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How does the NDIS support people with a disability?




Around Australia, the National Disability Insurance Scheme (NDIS) is designed to provide different types of support tailored to eligible recipients’ individual needs. It sounds simple enough, but this funding scheme is not a blanket approach whereby all applications are immediately approved. As such, it can help to understand a few of the basic guidelines.


Unlike previous public disability care schemes, which were state-funded or owned, the NDIS caters to all Aussies. That means people living with a disability in Melbourne, Sydney, Brisbane, Canberra, and all across Australia are free to access NDIS benefits, provided they meet the necessary criteria.


So, what is the criteria? And how can one optimise their chances of receiving the care they need? Here are a few helpful guidelines that unpack the nature of these scheme.


Understanding eligibility criteria


First and foremost, NDIS access requirements state that eligible participants are considered those who:



*    have a permanent impairment that interferes with everyday activities;

*    have a developmental delay;

*    are less than 65 years of age at the time of application;

*    live in Australia; and

*    are an Australian citizen or hold a relevant visa (i.e. Permanent Residency or Protected Special Category).


Knowing these requirements beforehand can save precious time and headaches on constructing an application that, at the end of the day, simply won’t be successful.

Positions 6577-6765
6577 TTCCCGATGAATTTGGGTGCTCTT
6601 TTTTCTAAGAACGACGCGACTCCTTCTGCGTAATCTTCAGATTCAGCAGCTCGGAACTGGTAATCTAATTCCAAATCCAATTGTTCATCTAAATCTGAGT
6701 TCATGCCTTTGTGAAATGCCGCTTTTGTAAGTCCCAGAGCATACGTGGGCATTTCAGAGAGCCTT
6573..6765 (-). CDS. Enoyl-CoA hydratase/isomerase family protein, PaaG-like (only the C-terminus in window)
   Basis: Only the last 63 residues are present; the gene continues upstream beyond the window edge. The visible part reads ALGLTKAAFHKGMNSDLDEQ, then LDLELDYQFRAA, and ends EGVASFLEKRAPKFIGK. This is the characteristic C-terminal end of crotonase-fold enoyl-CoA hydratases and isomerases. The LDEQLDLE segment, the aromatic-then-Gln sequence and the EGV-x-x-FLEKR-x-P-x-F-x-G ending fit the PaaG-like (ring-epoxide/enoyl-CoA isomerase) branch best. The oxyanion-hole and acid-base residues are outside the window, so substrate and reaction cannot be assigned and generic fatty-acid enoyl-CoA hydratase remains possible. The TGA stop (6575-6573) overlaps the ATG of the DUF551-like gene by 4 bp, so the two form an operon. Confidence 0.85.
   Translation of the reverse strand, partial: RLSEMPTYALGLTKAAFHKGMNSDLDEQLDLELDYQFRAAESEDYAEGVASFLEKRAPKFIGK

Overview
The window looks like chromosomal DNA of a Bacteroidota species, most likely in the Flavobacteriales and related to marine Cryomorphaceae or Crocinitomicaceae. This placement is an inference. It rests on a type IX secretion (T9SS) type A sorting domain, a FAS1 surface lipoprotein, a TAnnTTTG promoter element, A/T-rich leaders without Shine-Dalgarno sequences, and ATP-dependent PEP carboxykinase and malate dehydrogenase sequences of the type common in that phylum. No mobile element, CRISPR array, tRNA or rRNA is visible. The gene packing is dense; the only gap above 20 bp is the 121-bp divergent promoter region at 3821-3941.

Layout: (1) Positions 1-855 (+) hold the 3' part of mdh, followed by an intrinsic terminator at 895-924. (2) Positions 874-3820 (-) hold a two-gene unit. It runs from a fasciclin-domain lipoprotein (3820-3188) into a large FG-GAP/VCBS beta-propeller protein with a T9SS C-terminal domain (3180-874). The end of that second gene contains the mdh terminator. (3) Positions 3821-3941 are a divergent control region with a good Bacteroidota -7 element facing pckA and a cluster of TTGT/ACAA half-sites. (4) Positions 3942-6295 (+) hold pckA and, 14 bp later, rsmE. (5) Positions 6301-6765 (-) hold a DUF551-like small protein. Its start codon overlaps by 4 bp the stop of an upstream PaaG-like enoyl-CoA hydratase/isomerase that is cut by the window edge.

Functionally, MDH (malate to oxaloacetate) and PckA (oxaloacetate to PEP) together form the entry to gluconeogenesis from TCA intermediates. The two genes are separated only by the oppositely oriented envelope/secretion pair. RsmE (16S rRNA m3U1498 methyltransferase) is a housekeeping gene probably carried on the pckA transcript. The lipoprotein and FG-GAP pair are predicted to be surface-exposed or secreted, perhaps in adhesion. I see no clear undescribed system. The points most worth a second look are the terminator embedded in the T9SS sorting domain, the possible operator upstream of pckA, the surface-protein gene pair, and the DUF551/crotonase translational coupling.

Specific goals should be determined


The very nature of the NDIS is to help people with a disability to achieve their goals, hence it is wise to clearly outline what these goals may be. Examples can include community participation, employment, greater independence and enhanced wellbeing.


Herein, it is important to note that applications should focus on goals rather than types of support. For instance, “I wish to improve my mobility by working with a physiotherapist” is a far stronger statement than “I wish to see a physiotherapist for therapy”.


Support requests must be considered ‘reasonable and necessary’


What does this mean, exactly? In a nutshell, requests for therapy, physical aids, day programs and other types of support need to directly assist the person to achieve those aforementioned goals. A qualified clinician can help assess the person’s current skills and needs to inform any specific equipment, aids or programs that will address these goals.


Once these supports are determined and approved, a plan is subsequently identified which outlines the specific types of support to be received, along with the amount of money allocated to each support.


Participants have ‘choice and control’


Under the scheme, those with a disability are granted choice over their service providers and control over the management of their funding. This means they can decide who will deliver their supports, and how much control they wish to exercise over their engagement with services.


The philosophy is certainly a healthy one, however it can be somewhat mystifying when navigating the intricacies of the planning process. As such, it helps to flesh out the three key types of management:



*    self-managed, whereby the participant employs workers and therapists directly and receives and manages their own invoices;

*    plan-managed, whereby the participant employs an agency that effectively works as an accountant; and

*    agency-managed; whereby the National Disability Insurance Agency (NDIA) assumes responsibility and manages all payments and funding.


By understanding these management approaches, one can approach their plan with the confidence that they have a level of autonomy they are comfortable with when it comes to actively changing their own life.







Business Daily Media